Smartphone Wars: Nokia N900 versus HTC HD2 versus Motorola Droid (2)
05 Nov, 2009 @ 02:52 pm BST | By Charles Smith
London - In our previous article Smartphone Wars: Nokia N900 versus HTC HD2 versus Motorola Droid (1) , we have stacked up the most formidable iPhone challengers aka. Nokia N900, HTC HD2 and Motorola Droid against each other to find out which of them is the smartest of the smartphones.
A quick look at the specs mentioned in Smartphone Wars: Nokia N900 versus HTC HD2 versus Motorola Droid (1) reveals that Nokia N900 stands out from the rest as far as the camera is concerned. The N900 has a 5-megapixel camera (like the other two) but boasts of richer features such as Carl Zeiss optics, Tessar lens, 3x digital zoom, autofocus, dual LED flash, full-screen viewfinder and multiple capture modes.
The N900 also promises to perform "PC like" multitasking, can keep lots of applications running at the same time, and switching between tasks and accessing content is as simple as navigating through the completely customizable dashboard. However, the multitasking and dashboard customizable/ personalization feature is common in all the three smartphones.
However, there are two other features which makes Nokia N900 stand out from the rest. Firstly, the N900 offers a wide choice of communication options such as Ovi by Nokia, Skype, Google Talk, Jabber and SIP among others. Honestly, I haven't seen ANY other phone that integrates so many of these services into the native phone application.
In fact, although Nokia has so far been adamant that it intends Maemo-based devices to complement, rather than replace, its existing Symbian smartphone offerings, industry watchers see Nokia betting more heavily on Maemo as it tries to compete with devices from Research in Motion, Palm, and (of course) Apple.
On the other hand, HTC HD2 boasts of a superior processor – the all-powerful Qualcomm 1Ghz Snapdragon processor which is used to power even netbooks. Not surprisingly, processing speed in the HD2 is faster than the other two smartphones (the N900 has a 600MHz processor while the Droid has a 550MHz processor). This is also somewhat welcome news as so many of the latest-generation Windows Mobile-based phones have just 528 MHz chips.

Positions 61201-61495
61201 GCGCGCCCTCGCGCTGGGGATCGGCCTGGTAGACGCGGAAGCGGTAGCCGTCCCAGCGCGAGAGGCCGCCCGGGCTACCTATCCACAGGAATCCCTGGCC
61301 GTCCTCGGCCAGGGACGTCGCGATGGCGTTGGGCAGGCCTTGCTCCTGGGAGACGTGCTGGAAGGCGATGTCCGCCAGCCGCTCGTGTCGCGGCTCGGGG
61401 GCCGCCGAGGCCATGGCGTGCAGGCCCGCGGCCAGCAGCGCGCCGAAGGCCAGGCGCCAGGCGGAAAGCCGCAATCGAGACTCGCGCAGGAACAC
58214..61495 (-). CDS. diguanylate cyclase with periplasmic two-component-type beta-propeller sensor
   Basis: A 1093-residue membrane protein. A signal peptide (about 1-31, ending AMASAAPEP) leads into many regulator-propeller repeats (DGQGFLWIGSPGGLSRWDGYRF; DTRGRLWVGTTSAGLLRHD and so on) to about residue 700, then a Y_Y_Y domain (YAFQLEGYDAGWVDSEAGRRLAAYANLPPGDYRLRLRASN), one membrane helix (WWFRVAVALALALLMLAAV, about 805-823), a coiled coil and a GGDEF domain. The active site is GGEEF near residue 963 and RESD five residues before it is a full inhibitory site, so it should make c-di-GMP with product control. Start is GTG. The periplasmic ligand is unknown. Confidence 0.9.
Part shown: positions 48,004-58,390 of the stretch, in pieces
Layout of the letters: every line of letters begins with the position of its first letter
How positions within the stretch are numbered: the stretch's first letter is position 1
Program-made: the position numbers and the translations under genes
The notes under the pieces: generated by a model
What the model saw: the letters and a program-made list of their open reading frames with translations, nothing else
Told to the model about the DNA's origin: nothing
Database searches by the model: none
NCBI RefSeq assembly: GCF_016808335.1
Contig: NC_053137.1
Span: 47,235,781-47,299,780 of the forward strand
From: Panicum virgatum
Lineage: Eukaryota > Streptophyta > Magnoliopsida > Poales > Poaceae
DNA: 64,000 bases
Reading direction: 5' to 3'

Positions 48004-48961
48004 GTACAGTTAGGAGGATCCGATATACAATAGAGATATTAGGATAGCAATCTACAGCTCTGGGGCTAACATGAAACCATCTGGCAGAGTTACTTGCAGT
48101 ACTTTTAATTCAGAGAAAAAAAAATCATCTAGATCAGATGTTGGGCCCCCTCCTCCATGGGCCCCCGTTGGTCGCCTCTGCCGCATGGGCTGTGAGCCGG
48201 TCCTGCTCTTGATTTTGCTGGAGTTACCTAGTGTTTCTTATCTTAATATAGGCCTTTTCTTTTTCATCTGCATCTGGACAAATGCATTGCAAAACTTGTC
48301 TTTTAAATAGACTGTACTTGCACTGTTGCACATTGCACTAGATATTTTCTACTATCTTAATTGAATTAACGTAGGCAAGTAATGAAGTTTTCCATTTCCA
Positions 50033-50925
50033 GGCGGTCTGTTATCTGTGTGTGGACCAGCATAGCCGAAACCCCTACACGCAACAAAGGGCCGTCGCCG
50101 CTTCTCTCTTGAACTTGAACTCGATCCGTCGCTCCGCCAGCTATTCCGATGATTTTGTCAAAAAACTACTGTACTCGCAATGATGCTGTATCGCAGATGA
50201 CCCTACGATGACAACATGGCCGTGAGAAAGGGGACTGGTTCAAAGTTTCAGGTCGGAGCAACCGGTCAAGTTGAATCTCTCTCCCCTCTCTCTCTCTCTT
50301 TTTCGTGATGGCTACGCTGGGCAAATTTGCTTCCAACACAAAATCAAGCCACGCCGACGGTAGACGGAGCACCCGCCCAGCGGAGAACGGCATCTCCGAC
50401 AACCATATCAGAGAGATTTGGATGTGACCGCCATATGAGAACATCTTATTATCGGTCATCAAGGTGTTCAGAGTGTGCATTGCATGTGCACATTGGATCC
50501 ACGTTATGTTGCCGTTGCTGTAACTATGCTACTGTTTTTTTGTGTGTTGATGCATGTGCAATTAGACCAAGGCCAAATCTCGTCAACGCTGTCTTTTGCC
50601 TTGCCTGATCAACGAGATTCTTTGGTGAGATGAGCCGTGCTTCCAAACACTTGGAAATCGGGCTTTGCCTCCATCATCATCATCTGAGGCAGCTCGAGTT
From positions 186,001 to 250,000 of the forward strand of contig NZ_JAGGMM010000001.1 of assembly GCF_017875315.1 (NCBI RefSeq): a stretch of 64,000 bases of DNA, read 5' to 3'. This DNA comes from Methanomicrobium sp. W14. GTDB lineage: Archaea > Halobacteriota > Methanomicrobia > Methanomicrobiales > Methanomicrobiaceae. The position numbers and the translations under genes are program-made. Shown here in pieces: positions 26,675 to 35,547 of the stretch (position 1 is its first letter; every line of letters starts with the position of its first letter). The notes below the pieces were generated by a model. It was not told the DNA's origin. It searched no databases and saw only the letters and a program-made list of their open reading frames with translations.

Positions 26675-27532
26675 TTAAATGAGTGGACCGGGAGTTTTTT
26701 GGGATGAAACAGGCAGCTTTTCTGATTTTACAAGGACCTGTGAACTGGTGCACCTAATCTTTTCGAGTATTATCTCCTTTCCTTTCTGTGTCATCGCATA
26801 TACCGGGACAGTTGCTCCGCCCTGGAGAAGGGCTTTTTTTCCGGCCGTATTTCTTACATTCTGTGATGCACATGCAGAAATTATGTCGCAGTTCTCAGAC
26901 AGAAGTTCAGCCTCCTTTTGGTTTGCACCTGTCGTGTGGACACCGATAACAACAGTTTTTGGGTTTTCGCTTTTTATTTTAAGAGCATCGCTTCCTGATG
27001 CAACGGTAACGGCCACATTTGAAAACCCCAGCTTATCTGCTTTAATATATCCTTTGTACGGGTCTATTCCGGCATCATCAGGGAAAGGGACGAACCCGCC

The HD2 is also the largest touchscreen-based smartphone in the market. In other words, things like web browsing or watching YouTube videos are, not surprisingly, more enjoyable on the HD2 than what one could expect from the N900 or the Droid (though Droid has slightly better resolution than the HD2).
Also, thanks to the large display screen of the HD2, maps are clearly visible and you can even replace a conventional GPS system with the HD2 while driving.
However, most, importantly, the HD2 is the first Windows Mobile-based device to come equipped with HTC Sense UI, which makes multitasking possible and promises to deliver "new customer experiences" through an easy-to-use interface.
HTC Sense UI, which is based on the principles: "Make it mine," "Stay Close" and "Discover the Unexpected," allows you to create your own environment, to conveniently communicate with contacts through multiple channels, while the innovative features make the difference between local phone and online disappear. HTC Sense slightly resembles the TouchFlo which we have seen on other models, but HTC Sense, which lets you create personal widgets and screens for your own personalization and is capable of multitasking, takes things just that little bit further.
As for the Droid, well, it is based on the latest version of the critically acclaimed Google Android platform that makes multitasking and web browsing a breeze.
The smartphone also boasts of more intuitive and polished user interface; speech recognition capabilities; and supports Google Voice that lets you route calls more efficiently, control who can contact you, and transcribe messages.
But the most exciting feature of the Droid, perhaps, is the Google maps app that are replete with text-to-speech features, layered with traffic data and a satellite view and comes with built-in turn-by-turn, voice-guided navigation. And the best part is that it's all free!
Now that we've pointed out the positives of the three smartphones, it does not mean that they are devoid of any niggles.
And, to find out what they are, click Smartphone Wars: Nokia N900 versus HTC HD2 versus Motorola Droid (3) .
This article is copyrighted by International Business Times.